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Archigram. Group of English designers formed by Peter Cook, Ron Herron, Warren Chalk (1927–88), and others in 1960, influenced by Cedric Price (especially his Fun Palace of 1961), and disbanded in 1975. Archigram provided the precedents for the so-called High Tech style, and promoted its architectural ideas through seductive futuristic graphics by means of exhibitions and the magazine Archigram: buildings designed by the group resembled machines or machine-parts, and structures exhibited their services and structural elements picked out in strong colours. The group's vision of disposable, flexible, easily extended constructions was influential, although very few of its projects were realized (the capsule at Expo 70 in Osaka, Japan, was one). Richard Rogers's architecture derives from Archigram ideas, while Price's notions of expendability influenced Japanese Metabolism. Unrealized but influential projects include the Fulham Study (1963), Plug-in City (1964), Instant City (1968), the Inflatable Suit-Home (1968), and Urban Mark (1972). Herron's Imagination Building, London (1989), encapsulated something of Archigram's ethos.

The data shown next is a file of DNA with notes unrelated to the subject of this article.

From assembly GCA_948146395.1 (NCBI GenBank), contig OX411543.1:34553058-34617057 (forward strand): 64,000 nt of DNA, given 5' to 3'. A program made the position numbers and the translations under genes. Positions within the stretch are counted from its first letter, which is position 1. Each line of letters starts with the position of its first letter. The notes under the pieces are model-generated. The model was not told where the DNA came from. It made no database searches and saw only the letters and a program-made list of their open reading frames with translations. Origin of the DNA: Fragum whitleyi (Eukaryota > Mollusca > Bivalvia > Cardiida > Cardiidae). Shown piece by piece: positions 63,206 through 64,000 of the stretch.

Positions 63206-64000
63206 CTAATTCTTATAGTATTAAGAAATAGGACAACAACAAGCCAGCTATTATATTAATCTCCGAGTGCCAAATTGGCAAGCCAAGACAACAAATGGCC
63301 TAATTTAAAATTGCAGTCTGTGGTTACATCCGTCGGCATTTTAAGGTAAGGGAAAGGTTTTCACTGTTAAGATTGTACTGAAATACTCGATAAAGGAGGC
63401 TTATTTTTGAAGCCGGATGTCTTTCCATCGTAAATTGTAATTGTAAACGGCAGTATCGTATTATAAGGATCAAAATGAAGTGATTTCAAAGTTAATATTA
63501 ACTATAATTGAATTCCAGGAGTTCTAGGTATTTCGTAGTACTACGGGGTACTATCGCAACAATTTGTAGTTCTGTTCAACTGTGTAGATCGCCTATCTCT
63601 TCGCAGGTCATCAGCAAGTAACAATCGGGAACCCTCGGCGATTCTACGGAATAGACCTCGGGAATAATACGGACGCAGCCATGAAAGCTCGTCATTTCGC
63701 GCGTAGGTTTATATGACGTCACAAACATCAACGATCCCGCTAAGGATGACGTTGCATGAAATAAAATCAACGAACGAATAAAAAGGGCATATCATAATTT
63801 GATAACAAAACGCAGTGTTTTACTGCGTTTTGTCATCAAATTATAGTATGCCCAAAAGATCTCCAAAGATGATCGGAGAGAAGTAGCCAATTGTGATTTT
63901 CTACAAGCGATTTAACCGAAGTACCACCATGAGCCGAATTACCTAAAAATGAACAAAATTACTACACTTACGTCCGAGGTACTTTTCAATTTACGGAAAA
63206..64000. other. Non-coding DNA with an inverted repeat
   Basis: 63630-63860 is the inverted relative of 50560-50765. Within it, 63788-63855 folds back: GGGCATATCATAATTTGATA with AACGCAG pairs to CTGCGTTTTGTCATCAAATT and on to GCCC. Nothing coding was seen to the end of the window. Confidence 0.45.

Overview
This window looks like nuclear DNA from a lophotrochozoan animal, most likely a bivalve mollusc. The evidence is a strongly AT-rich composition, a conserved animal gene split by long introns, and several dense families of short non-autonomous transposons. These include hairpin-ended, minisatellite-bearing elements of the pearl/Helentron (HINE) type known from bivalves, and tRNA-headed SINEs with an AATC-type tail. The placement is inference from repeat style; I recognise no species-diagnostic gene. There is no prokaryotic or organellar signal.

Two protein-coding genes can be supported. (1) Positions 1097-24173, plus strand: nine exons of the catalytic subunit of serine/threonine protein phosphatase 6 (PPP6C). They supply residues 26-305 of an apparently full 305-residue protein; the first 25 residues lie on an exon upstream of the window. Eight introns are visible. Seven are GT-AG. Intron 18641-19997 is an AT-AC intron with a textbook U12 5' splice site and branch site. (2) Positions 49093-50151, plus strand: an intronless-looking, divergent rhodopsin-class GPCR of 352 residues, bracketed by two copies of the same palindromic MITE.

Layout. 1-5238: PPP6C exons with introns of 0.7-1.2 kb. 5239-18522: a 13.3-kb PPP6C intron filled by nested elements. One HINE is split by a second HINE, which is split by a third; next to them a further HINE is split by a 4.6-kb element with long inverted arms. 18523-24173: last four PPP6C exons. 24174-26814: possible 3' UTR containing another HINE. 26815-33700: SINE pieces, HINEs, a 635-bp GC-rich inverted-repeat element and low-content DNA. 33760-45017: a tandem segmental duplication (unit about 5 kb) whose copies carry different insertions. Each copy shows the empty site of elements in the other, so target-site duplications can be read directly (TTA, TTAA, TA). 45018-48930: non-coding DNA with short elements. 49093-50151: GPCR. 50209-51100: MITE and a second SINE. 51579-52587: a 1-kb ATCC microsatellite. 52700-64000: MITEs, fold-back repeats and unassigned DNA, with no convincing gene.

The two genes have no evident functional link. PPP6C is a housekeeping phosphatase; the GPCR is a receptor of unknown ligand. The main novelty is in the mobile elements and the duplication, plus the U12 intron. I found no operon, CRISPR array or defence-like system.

Archigram (1961–70, 1994);
Anno Domini, xxxv/11 (Nov. 1965)), 534–5;
R. Banham (1994);
P. Cook et al. (eds.) (1999);
Crompton & and Johnston (1994);
Crompton (ed.) (1998);
Klotz (ed.) (1986);